All photos me too, copyrighted
It is perhaps a sign of the state of general aviation on the Balkans that the arrival of a single Cessna Caravan can stir up so much interest that even people from neighboring countries head over to see it. While a perfectly common “garden variety” airplane everywhere else, the 208 is still a pretty exotic beast in these parts, with myself having come across only four examples in the 16 years I’ve spent hanging around light aircraft. Therefore I could be excused for packing up my photo gear and driving 120 km one way to Šentvid Airfield in Slovenia in order to catch it 😀 .
The machine in my sights, however, had a bit more going for it than just being a big Cessna with a turbine. On the one hand, it is a comparatively rare short-body Caravan I – and on the other it sports the impressive Blackhawk XP42 engine conversion that is not that common even in the more affluent bits of Europe. So as it spent its three days there hauling skydivers to altitude, I could take my sweet time and get to know it Achtung, Skyhawk! style 🙂 .
Though much can be said about the qualities and exploits of the rugged Caravan, what interested me most in this case was in fact Foxy’s nose job. One of the many products to come out of the Blackhawk Engineering works – the people who put third-party turboprop upgrades on the map – the XP42 mod involves replacing the 208’s standard engine (in this instance a “small series” 675 HP PT6A-114A*) with a much more potent “medium series” 850 HP PT6A-42A. In addition to the improved power, the 42’s larger core also noticeably adds to the torque, with take-off figures now up from 2,535 to 3,045 Nm. To soak all this up, the original three-blade 2.69 m McCauley prop gives way to a variety of four- and five-blade aluminum and composite units, with Foxy in particular sporting a conventional 2.54 m Hartzell for a bit of extra ground clearance.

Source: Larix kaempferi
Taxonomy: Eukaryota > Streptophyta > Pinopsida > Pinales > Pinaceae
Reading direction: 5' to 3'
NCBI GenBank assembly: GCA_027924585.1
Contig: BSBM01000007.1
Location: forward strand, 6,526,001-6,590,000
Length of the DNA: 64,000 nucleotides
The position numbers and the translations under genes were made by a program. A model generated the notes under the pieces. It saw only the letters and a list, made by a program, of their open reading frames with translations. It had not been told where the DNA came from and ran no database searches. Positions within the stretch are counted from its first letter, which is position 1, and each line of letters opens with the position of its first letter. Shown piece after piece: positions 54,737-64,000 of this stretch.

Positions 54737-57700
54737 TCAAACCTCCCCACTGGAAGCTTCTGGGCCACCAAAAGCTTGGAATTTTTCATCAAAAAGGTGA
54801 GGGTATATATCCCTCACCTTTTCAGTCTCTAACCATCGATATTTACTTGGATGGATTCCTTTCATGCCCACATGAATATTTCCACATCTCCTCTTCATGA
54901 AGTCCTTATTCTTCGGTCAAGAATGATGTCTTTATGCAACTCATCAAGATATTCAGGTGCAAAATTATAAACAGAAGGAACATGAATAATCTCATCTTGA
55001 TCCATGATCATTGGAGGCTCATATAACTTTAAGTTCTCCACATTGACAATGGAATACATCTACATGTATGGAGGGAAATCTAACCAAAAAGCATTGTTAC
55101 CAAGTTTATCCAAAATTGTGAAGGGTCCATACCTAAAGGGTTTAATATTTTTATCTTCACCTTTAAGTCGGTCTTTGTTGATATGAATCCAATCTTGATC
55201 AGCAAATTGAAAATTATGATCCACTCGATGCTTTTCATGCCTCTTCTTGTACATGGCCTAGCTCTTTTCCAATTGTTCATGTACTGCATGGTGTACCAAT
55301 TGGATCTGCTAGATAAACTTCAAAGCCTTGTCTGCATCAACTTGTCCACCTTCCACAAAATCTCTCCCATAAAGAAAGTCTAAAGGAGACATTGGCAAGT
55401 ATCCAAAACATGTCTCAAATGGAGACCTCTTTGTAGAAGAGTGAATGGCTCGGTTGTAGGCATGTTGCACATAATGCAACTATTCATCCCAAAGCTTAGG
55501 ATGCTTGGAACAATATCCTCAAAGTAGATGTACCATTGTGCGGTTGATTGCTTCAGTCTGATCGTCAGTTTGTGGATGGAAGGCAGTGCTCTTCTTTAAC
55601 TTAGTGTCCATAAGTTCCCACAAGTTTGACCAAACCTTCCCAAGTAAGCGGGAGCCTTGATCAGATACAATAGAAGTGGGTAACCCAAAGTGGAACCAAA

* up until serial number 208-00276, most short-body Caravans were powered by the 600 HP PT6A-114 unit. From aircraft 277 onward, they switched to the same 114A as used by the bigger Grand Caravan. Also of note is PW&C’s engine class system: “small series” engines develop between 500 and 900 HP, “medium series” cover the 850-1,050 range – while “large series” go from 750 all the way to 1,900.
But, the XP42 upgrade is as much about added grunt as it is about the nature of its delivery. Unlike a simple engine swap, this conversion is what’s called a “firewall forward solution”, which includes – where necessary – extensive modification to the engine compartment itself in order to get the most out of the new powerplant. Since the majority of XP42s will be used for rough-and-tough hauling in arduous conditions, the folks at Blackhawk had gone to some length to make the upgrade more than just a course of steroids. To this end, the most obvious alteration is to the cowl, now widened at the front to accommodate a 40% larger oil cooler in order to keep things in the green even during operations in hot-and-high conditions or repeated back-to-back flight cycles. The new twin exhaust stacks (a consequence of the 42’s slightly different architecture) can be profiled to either eek more thrust out of the exhaust gasses (5 knots worth in fact) – or increase mass flow at the expense of cruising efficiency to lower turbine temperatures during the type of prolonged high-power climb common to skydive ops.
Other stuff? Well, the engine is now mounted at four points instead of three, there’s an improved air intake system with a modified inertial separator to further reduce the likelihood of foreign object ingestion at rough strips, the battery is now a Li-ion affair instead of lead/acid to save roughly 13 kg in weight – and there’s an optional 325 A starter generator instead of the stock 200 A unit to reduce wear and tear on the engine by shortening spool up and light up times. The package is also rounded up by custom Hawkeye engine gauges, generally similar to the Caravan’s originals – but now with an additional digital readout for most parameters.
As always, I would like to thank the very friendly staff at Šentvid Airfield – as well as Foxy’s pilot for allowing me to snoop around the aircraft inside & out!